New Delhi: A month after the death of Jyoti Singh, the 23-year-old who succumed to injuries following a brutal gang-rape in a moving bus in Delhi, every Indian has been jolted out of stupor.
The incident put India on the front pages of international newspapers highlighting the country’s patriarchal setup. However, the bigger question which now haunts everyone is if things have improved since the fateful night of December 16.
Going by the news reports, they have not. Gruesome stories of rape and other crimes against women continue to be reported every day from every part of the country. These are the stories where the police either refused to file the First Information Report (FIR), or where the cops were less sensitive to the victim, or where the rapists were easily let off by the police or judiciary or where the law was simply found to be generous or ineffective.
Anger still persists since the December 16 gang-rape as it is yet to be replaced with hope that things will improve and our women will be safer than ever, and confidence that gender sensitivity will increase in general.
Significantly, in India, if there is one issue that concerns everyone from the poorest to the richest, it is the safety of womenfolk. Though the Central and state governments adopted a number of corrective and reformative measures aimed at improving the safety of women and preventing recurrence of such cases, women in general are yet to come out of the fear psychosis created by the December 16 incident.
The brutality with which the young paramedical student was assaulted by six youths moved the entire nation, triggering national outrage over rising cases of crimes against women. The story of faceless “Nirbhaya” or “Damini” or “Amanat” or whatever you choose to call her prompted Prime Minister Manmohan Singh to issue fresh instructions for improving the safety of women.
A slew of developments have taken place since then, including the arrest of all six accused, their trial in the fast track court, launch of women’s helpline, corrective measures taken by Delhi Police, greater coordination among law enforcement agencies and increased patrolling but a lot still needs to be done.
Interestingly, sitting uneasily with the India-on-the-move image, nearly 80 per cent of Delhi women still fear for their safety in the city, a latest survey, conducted by the Delhi government’s Women and Child Development Department, NGO Jagori and international organisation UNIFEM, has revealed.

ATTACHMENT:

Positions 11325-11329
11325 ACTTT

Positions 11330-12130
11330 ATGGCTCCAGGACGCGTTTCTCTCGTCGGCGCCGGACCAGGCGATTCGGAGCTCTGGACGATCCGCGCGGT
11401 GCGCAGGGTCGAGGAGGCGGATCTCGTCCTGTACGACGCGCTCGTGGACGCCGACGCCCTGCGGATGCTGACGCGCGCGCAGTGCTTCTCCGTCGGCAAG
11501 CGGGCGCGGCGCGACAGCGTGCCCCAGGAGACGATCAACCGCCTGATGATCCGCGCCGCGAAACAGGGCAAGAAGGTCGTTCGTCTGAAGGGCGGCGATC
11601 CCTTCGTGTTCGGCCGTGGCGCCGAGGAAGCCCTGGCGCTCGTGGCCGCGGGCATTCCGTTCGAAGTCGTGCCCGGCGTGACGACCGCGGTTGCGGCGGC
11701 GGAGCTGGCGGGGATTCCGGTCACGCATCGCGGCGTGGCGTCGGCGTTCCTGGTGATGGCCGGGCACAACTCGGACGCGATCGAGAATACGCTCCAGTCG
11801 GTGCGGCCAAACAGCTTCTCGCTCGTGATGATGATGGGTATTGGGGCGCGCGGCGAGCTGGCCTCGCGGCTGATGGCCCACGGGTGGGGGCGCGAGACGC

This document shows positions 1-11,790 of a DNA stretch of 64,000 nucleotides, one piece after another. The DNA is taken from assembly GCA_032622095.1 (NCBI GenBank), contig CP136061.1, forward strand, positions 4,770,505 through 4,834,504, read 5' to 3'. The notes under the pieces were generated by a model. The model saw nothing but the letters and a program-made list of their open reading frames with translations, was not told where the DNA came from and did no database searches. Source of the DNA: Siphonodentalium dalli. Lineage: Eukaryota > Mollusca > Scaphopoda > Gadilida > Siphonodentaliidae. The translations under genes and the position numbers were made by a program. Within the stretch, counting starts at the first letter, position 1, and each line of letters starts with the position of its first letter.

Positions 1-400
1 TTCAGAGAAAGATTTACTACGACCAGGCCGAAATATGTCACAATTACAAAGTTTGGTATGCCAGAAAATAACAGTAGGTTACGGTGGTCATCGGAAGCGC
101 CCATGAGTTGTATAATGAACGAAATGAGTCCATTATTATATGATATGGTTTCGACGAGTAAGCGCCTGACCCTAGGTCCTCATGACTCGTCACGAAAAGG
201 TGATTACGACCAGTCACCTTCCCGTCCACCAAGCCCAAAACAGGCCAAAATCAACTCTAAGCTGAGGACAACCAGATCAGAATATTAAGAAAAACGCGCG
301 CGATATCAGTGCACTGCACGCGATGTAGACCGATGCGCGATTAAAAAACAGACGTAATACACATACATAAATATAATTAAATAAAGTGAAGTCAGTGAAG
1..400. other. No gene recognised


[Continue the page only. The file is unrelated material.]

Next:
The survey, released last week, is based on interviews of 5,010 people, including 3,816 women and 944 men. The rest are common witnesses like bus conductors, shopkeepers and auto drivers, who have a probability of witnessing acts of sexual harassment against women.
“Nearly three out of every five women reported facing sexual harassment not only after dark but also through the daytime. But, it is a good sign that 68 per cent of the women deal with harassment in some way like confronting the perpetrator or seeking help from family and friends,” Delhi Women and Child Development Minister Kiran Walia said.
“Public transport, buses and roads with faulty street lights are the spaces where women and girls face a high level of sexual harassment. There is a necessity to understand the problem. Now we have realised the problem, we will be able to find a solution. For instance, we will write for installing CCTVs in buses, then will also make sure that sexual harassment becomes a non-bailable offence through changes in the Criminal Procedure Code,” she added.
Father of the gang-rape victim feels that a change can surely be brought about if people really felt it from the heart.
“If people really feel it from the heart, then we can surely bring about a change, for a change is needed to ensure the safety of the womenfolk in our country henceforth. If no action is taken, from here on we can expect newspapers to be filled with only rape reports daily,” he says in Balia in Uttar Pradesh adding that “we were told that education will empower us but the rape of my daughter who otherwise had a great future ahead, opened our eyes that nothing has changed much in this so-called society of the educated which let her lay by in agony on the road and eventually snatched her away from us.”
Many still feel that they owe it to the young medical student whose dreams were shattered on December 16.
“We owe it to every faceless, nameless rape or molestation victim who might not feature in the headlines but whose story is no less tragic. Given the public outrage since the Delhi gang-rape, I thought that police would adopt a zero tolerance approach towards cases of sexual abuse. However, a month since the incident took place, who is safe now? I guess not a single human born a female: a baby girl, a teen, a lady, an old woman, no one is safe anymore in this country,” says Neha Pant, a Delhi University student.
“It was once a great civilisation that others looked up to. The culture has eroded with time, eclipsed by the wild wild west, in the name of modernisation. Fear of law is the single biggest deterrent in preventing rape but that fear just does not exist in the minds of criminals,” call centre executive Soumya Rana says.